Secretary of State John Kerry on Tuesday held out the prospect of an easing of sanctions against Moscow, using his first visit to Russia since the Ukraine crisis erupted to stress the importance of the two countries cooperating in the international arena.
At a joint press appearance with Foreign Minister Sergei Lavrov after hours of talks in Sochi, Kerry linked the removal of U.S. and European Union sanctions to full implementation of Ukraine ceasefire agreements negotiated in Minsk, Belarus last September and again in February.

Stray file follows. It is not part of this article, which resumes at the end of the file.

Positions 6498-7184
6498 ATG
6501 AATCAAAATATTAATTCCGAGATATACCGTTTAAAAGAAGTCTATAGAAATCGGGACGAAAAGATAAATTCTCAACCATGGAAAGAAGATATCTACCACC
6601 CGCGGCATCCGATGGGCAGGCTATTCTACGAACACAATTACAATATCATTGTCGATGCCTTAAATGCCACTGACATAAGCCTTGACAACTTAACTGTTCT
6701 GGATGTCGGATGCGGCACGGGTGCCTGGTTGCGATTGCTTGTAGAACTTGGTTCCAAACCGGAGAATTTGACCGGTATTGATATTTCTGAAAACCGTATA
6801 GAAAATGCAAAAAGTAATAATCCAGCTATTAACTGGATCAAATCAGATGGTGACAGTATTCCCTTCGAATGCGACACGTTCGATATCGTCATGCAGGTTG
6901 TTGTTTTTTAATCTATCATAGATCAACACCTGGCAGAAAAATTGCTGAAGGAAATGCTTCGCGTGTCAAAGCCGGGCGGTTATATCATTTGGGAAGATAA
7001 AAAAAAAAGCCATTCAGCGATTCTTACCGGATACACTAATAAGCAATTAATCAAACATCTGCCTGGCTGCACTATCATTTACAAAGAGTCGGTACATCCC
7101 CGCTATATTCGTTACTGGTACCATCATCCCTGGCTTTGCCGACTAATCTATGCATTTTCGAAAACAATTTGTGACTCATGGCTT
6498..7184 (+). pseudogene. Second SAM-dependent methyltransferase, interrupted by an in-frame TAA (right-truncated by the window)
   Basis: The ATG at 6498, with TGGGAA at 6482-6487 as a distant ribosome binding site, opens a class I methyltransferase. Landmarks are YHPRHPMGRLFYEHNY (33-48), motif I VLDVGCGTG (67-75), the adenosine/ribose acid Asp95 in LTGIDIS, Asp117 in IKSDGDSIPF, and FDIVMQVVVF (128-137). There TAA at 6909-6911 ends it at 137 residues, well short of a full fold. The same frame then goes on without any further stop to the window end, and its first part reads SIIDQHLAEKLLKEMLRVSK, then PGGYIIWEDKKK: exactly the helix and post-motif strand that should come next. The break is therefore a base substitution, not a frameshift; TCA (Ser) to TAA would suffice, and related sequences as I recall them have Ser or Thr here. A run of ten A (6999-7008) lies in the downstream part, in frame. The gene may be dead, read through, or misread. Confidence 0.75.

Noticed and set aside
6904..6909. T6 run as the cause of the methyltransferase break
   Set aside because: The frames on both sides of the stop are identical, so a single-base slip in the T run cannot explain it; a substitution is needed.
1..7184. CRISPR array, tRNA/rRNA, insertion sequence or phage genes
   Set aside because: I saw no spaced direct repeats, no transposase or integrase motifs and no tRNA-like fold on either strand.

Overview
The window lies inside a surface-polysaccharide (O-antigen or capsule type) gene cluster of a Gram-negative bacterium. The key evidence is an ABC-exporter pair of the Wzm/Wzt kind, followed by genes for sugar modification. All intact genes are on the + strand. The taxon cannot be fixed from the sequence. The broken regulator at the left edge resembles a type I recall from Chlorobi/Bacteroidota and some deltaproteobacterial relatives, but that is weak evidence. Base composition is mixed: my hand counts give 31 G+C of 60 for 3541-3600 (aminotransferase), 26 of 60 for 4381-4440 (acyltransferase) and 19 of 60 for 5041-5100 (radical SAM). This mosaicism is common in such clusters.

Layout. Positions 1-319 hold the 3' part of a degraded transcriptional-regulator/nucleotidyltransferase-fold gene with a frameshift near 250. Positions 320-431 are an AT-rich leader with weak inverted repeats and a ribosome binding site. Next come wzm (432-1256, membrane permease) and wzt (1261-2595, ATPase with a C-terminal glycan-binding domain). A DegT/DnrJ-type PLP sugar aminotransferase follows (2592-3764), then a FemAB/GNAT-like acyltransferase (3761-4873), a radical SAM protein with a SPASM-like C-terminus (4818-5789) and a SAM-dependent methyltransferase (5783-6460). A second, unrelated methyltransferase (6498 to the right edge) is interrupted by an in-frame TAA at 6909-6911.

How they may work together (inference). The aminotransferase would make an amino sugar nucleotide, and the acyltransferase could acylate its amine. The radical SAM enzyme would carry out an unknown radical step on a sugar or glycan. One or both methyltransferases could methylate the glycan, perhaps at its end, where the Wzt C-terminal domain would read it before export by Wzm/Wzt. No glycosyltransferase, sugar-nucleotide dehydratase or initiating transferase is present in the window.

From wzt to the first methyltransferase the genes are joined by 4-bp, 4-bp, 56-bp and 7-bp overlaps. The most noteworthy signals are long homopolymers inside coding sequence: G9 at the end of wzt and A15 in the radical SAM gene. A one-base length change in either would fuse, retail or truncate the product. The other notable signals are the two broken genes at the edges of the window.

“If and when Minsk is fully implemented, it is clear the U.S. and E.U. sanctions can begin to be rolled back,” he said.
Kerry made no mention in this regard of the situation in Crimea, whose annexation by Russia in March 2014 triggered the first punitive measures put in place by the U.S., including visa bans and asset freezes on senior Russian figures and sanctions against a key bank.
Crimea was not mentioned by either Kerry or Lavrov during the briefing. The U.S. maintains it does not recognize Russian control of the strategic peninsula, but the Minsk agreements of Sept. 2014 and Feb. 2015 focused on other areas of eastern Ukraine, with Crimea not addressed.
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